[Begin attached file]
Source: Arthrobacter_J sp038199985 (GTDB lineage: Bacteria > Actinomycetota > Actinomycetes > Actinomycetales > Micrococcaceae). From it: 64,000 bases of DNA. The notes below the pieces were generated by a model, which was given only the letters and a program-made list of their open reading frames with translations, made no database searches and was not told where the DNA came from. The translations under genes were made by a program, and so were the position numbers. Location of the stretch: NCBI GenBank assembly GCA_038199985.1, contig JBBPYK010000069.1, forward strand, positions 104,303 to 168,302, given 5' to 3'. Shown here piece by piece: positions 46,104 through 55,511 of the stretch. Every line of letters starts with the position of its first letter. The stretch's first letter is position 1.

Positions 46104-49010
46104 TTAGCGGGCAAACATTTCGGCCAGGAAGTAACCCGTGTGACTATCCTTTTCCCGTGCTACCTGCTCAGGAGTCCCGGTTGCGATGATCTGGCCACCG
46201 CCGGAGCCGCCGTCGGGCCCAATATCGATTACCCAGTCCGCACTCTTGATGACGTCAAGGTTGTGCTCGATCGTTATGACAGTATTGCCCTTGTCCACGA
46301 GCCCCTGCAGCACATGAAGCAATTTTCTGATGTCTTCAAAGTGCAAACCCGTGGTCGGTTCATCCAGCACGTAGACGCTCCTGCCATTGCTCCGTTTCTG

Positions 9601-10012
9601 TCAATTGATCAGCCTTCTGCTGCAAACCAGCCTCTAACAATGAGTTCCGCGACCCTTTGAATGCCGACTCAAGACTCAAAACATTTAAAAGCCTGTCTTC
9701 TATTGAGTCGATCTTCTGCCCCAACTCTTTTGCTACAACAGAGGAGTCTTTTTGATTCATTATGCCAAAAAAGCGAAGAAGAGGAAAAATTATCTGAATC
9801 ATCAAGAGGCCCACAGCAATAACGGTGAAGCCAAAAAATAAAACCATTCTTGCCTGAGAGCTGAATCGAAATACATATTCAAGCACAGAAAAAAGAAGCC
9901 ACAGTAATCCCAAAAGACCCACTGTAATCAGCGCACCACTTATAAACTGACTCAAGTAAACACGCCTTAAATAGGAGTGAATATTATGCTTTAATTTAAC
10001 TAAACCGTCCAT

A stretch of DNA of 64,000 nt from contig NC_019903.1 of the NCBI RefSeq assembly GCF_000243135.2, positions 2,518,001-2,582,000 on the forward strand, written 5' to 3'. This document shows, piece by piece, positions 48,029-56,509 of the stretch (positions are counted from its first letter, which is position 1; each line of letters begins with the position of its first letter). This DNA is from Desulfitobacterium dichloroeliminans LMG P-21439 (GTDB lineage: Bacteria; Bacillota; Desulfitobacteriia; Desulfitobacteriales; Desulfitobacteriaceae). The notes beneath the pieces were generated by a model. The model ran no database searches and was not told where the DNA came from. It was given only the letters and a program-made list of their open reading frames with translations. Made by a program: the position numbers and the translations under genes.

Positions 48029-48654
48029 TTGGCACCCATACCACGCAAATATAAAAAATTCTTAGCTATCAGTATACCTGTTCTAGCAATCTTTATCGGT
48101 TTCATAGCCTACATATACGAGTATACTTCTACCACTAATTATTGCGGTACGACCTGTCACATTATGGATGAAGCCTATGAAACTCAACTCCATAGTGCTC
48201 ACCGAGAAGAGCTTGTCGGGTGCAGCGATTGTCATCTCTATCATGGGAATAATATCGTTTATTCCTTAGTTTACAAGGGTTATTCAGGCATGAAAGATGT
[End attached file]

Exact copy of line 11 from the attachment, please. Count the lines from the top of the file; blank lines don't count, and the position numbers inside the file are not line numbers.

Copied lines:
10001 TAAACCGTCCAT